If scarring in/around stents can be a side effect, are there no proactive measures to prevent this or make it less likely ? Is this a good reason NOT to choose stents ? My stenosis is/was very high in my IJVs... up by my jaws and ears.

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Re: ccsvi

Postby drsclafani » Tue Mar 22, 2011 12:45 pm

Cece wrote:
drsclafani wrote:it is thought that stenoses beget stenoses. i am not so sure any longer

I am not entirely sure what you mean by this, but if restenosis makes clotting more likely, wouldn't just having the stenosis in the first place make clotting likely? If I had my 100% LIJV stenosis since birth, for example, so 35 years of stagnancy or turbulence on that side, shouldn't a clot have formed during those 35 years if those conditions make clot formation likely?

drsclafani wrote:AS you say restenosis could occur at any time but clotting tends to occur early unless stenosis recurs after which clotting could occur at any time. i have a theory about this that i cannot share yeet without appearing to shoot my mouth off so i will lay low for the time being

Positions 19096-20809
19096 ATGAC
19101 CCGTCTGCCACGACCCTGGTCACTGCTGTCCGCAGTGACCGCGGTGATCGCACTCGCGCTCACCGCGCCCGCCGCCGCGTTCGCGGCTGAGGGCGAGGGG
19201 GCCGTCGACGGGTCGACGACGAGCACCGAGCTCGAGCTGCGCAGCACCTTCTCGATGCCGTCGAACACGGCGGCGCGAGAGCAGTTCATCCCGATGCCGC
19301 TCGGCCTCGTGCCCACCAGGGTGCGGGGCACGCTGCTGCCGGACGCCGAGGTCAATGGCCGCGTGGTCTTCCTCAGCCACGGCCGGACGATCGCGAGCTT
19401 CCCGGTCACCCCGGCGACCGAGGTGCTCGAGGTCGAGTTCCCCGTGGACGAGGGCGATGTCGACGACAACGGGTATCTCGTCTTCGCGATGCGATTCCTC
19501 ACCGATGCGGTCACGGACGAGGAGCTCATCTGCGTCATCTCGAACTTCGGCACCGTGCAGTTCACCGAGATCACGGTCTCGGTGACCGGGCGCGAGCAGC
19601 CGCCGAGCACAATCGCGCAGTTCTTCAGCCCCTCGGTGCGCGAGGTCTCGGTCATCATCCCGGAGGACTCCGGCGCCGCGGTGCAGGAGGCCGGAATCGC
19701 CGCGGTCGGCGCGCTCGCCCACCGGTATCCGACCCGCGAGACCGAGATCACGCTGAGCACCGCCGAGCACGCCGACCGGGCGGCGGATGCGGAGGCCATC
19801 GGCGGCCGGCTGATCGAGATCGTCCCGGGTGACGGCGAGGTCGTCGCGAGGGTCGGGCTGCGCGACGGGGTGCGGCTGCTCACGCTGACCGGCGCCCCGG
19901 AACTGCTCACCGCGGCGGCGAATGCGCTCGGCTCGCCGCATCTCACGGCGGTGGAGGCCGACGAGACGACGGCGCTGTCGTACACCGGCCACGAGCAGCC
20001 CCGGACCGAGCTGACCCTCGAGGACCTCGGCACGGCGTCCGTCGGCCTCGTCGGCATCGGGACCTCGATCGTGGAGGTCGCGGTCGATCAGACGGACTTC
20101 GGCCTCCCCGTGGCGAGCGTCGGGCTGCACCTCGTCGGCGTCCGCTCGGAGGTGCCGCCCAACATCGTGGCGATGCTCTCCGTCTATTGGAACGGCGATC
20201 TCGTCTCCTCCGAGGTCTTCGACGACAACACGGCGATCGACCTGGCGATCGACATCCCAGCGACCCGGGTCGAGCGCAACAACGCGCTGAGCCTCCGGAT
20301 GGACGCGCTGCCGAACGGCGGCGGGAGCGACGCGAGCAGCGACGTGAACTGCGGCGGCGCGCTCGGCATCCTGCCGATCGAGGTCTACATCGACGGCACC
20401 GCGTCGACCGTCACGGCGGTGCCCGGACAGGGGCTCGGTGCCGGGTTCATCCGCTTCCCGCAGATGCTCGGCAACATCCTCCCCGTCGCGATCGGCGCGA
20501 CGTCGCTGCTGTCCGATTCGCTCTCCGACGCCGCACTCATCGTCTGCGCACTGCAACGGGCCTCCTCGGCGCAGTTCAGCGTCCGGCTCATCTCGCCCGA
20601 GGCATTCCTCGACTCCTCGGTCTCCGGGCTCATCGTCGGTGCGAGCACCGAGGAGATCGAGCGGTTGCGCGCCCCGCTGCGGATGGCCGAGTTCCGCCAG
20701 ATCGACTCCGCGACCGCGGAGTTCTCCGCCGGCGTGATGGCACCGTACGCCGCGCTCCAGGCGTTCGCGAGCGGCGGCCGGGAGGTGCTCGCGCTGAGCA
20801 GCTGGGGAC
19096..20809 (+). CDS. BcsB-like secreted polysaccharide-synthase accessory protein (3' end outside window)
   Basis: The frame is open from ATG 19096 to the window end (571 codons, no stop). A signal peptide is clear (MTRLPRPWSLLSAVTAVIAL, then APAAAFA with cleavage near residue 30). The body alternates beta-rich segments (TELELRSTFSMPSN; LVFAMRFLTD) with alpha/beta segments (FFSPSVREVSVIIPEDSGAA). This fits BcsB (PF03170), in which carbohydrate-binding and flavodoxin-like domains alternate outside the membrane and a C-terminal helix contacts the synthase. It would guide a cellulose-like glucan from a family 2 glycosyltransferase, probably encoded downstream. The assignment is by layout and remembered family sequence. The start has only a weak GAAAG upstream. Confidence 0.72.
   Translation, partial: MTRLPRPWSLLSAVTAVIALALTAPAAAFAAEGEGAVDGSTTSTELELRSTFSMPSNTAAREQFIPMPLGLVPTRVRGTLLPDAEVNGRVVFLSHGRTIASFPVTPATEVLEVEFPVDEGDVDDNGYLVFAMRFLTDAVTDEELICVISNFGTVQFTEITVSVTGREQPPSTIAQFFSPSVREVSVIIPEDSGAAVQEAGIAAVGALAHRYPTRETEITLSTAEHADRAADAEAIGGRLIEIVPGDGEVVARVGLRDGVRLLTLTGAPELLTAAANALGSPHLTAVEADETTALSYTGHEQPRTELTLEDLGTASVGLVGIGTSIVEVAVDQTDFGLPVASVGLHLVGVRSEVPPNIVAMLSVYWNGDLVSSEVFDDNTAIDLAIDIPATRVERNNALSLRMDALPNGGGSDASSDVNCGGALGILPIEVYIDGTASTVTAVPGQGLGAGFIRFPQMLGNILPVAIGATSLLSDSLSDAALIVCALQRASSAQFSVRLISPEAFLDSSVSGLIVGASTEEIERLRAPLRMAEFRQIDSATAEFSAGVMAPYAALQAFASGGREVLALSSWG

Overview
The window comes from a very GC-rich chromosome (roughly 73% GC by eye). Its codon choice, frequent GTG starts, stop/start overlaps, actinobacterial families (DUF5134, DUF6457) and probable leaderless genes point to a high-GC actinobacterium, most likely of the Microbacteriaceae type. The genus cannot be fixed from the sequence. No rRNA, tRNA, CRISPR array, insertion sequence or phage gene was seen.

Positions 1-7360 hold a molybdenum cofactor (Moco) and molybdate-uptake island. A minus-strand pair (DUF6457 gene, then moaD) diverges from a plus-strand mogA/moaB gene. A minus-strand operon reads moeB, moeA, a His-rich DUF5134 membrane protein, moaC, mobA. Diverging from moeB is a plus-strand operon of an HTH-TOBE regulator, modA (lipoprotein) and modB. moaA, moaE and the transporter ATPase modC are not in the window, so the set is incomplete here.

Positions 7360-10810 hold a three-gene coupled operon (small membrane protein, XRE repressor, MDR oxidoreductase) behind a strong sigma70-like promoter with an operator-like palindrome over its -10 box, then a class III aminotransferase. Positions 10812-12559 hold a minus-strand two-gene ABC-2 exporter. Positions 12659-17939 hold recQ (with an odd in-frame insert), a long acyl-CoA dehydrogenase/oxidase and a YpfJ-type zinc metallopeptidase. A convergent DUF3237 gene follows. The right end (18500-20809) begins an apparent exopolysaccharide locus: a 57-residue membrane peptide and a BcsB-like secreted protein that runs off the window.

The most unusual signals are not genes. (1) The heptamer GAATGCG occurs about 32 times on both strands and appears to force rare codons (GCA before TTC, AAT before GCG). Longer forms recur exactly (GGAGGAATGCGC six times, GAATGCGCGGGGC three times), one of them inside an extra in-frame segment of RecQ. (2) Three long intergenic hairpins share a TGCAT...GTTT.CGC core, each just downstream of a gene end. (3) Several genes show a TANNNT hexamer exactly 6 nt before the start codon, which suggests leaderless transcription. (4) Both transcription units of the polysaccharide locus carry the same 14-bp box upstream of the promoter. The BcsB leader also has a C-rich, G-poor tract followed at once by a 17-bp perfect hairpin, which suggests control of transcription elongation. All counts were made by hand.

There is no judgment here, shooting off at the mouth is ok, being wrong is ok, sharing theories is very ok....and I suppose laying low is ok too. Sigh.


i have been laying low because i have been so busy. my, how active the board is now. like i said, it was mind candy at that meeting.

firstly, if you have a stenosis of a vein, it might not clot, it might form clots that dissolve, it might just send most of the blood on its merry way through the collaterals.

there is distinct differences between a healthy vein and a damaged vein.

if you injure the wall of the vein, the body sees it as a breach in the wall, even if there is no breach in the wall, only loss of the wallpaper. The body then sends its patchers(platelets) to the area to cover the hole and Aspirin makes them less sticky. Also signals go out to form clot to plug the hole. in other words thrombus is formed. Arixtra (fondaparinux) is an antithrombin drug. These medications are used to reduce the risk of thrombus caused by injury to the wall.